(Featured Image: Prince and band prepare to fight on the 1999 inner sleeve; L to R: Brown Mark, Bobby Z, Prince, Lisa Coleman, Dr. Fink, Dez Dickerson. Photo by Allen Beaulieu, © Warner Bros.)
By mid-July of 1982, Prince had completed work on the album that would become 1999, with just one significant exception: “1999,” the song, was nowhere to be seen. According to a recent tweet by former associate Jeremiah Freed (better known by his nom de podcast Dr. Funkenberry), Prince had originally planned for “Turn It Up” to be the album’s lead single. It’s speculation on my part, but I wouldn’t be surprised if it was also intended to be the title track, given how exhortations to “turn it up” recur throughout the songs recorded for the album: including “All the Critics Love U in New York,” “Lust U Always,” and the early versions of “Feel U Up” and “Irresistible Bitch.” As Josh and Christy Norman of the Mountains and the Sea podcast recently observed, the phrase can even be made out spray-painted behind Prince and the band in a late 1981 photo taken for the “Let’s Work” 12” sleeve.
But whatever its intended title, when Prince played a rough mix of the album for his manager Bob Cavallo, the reception was cooler than anticipated. “‘This is a great album, but we don’t have a first single,’” Cavallo recalled telling Prince in an interview with music journalist Alan Light. “‘We have singles that’ll be hits, but we don’t have a thematic, important thing that can be embraced by everybody, different countries, et cetera.’” In response, Prince “cursed me, and he went away–but he didn’t force me to put it out. Two weeks later, he came back and he played ‘1999,’ and that became the title of the album” (Light 43).
Continue reading “1999”
(Featured Image: An actual horny toad, a.k.a. the Texas Horned Lizard; photo stolen from the Dallas News.)
I was focused on finishing up my “Lady Cab Driver” post when it came out last week, so I’m a little late in sharing my latest appearance on Jason Breininger’s Press Rewind podcast, talking about one of my biggest guilty pleasure B-sides from 1982:
And speaking of 1982, there are only two official posts left before d / m / s / r leaves that year behind and moves into 1983! I was initially planning to go straight into “1999,” but I decided to take a short detour into “No Call U” first: partly because I already know “1999” is going to be a huge, time-consuming post to write, and partly because I think it will end up making a little more “narrative” sense. So you can expect “No Call U” at the end of the week on Patreon/late next week on the blog, with “1999” following at the beginning of February. I also may try and sneak a Patreon exclusive on one of the 1999 Super Deluxe bonus tracks in there, too. We’ll be starting in on the Purple Rain era before you know it! I’ve also got a few ideas cooking for the podcast relaunch, so stay tuned for that. Later!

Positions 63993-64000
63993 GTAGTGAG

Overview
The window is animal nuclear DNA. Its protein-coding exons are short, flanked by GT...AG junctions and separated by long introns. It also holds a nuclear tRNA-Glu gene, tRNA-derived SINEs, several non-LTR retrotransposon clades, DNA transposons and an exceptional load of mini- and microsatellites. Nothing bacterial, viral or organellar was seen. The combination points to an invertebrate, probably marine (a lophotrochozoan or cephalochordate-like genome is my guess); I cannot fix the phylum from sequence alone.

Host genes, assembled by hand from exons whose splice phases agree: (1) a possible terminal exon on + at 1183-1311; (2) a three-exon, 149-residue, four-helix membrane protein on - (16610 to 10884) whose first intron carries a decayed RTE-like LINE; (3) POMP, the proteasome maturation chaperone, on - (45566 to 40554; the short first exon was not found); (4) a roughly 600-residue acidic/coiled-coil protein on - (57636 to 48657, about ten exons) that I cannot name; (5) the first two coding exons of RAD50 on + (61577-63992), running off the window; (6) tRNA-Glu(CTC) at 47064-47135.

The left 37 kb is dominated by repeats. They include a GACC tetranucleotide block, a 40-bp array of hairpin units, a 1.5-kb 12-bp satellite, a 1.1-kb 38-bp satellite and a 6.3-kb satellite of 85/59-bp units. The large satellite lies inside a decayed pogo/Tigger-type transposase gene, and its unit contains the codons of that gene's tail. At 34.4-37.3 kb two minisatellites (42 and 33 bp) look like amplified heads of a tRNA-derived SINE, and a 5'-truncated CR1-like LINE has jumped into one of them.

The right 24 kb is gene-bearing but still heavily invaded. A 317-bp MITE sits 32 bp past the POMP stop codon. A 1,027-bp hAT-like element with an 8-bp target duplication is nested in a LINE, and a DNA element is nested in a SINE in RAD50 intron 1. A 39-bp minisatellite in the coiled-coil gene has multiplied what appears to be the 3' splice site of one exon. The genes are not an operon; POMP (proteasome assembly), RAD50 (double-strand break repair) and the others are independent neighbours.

(Featured Image: U.K. picture sleeve for “Little Red Corvette,” 1983; © Warner Bros.)
Last month, I wrote a little more than 3,500 words about Prince’s first Top 10 single, “Little Red Corvette.” Lest you think that’s all I have to say about the song, here’s a little under an hour and a half of me on Jason Breininger’s Press Rewind podcast continuing to sing its praises:
That, at least for the time being, is the last I have to say about “Little Red Corvette”–though, as I note in the podcast, I could have gone on even longer than I did. Back here on the blog, I’ll be wrapping up the Time’s second album in the next couple of weeks. And, if you’ve been missing my beautiful voice, good news: not only am I scheduled to make another guest appearance on Press Rewind in the near future, but I am also a measly eight dollars away from my Patreon goal to relaunch the d / m / s / r podcast. The next person who supports the Patreon could easily be the person to push us over the edge! If you want to be that person, just click the link below:
(Featured Image: Sales brochure for the 1982 Chevrolet Corvette; stolen from the GM Heritage Center.)
Upon his return to Chanhassen from Los Angeles in May of 1982, Prince’s first task was to upgrade the basement studio in his home on Kiowa Trail: replacing the original 16-track console with a new 24-track Ampex MM1200 machine. According to biographer Per Nilsen, this project took about two weeks, overseen by Prince’s go-to home studio tech and engineer, Don Batts. Astonishingly, within hours of the new studio’s setup, Prince had recorded the basic track for one of his most enduring songs, “Little Red Corvette.” “It was incredible to build the studio in that short time and then come up with that tune so quickly,” Batts recalled. But, as he also acknowledged, “That’s how fast it generally went” (Nilsen 1999 100).
Indeed, much about “Corvette” seemed to emerge with almost supernatural ease, as if Prince had merely plucked it from the ether fully-formed. According to legend–and like other 20th-century pop standards, the Beatles’ “Yesterday” and the Rolling Stones’ “Satisfaction”–the song first came to him in a dream, while he was dozing off in the front seat of keyboardist Lisa Coleman’s 1964 Mercury Montclair Marauder. “I bought this vintage pink Mercury at a car auction,” Coleman told The Guardian in 2008. “It was so bitching-looking that Prince used to borrow it and dent it, which I’d make him feel bad about. He slept in it one time and came up with ‘Little Red Corvette’… even though it was a pink Mercury” (Elan 2008). Prince wrote in his unpublished liner notes for the 1993 compilation The Hits that he “always considered the song a dream because it was written between 3 or 4 catnaps and he was never fully awake” (Dash 2016).
Continue reading “Little Red Corvette”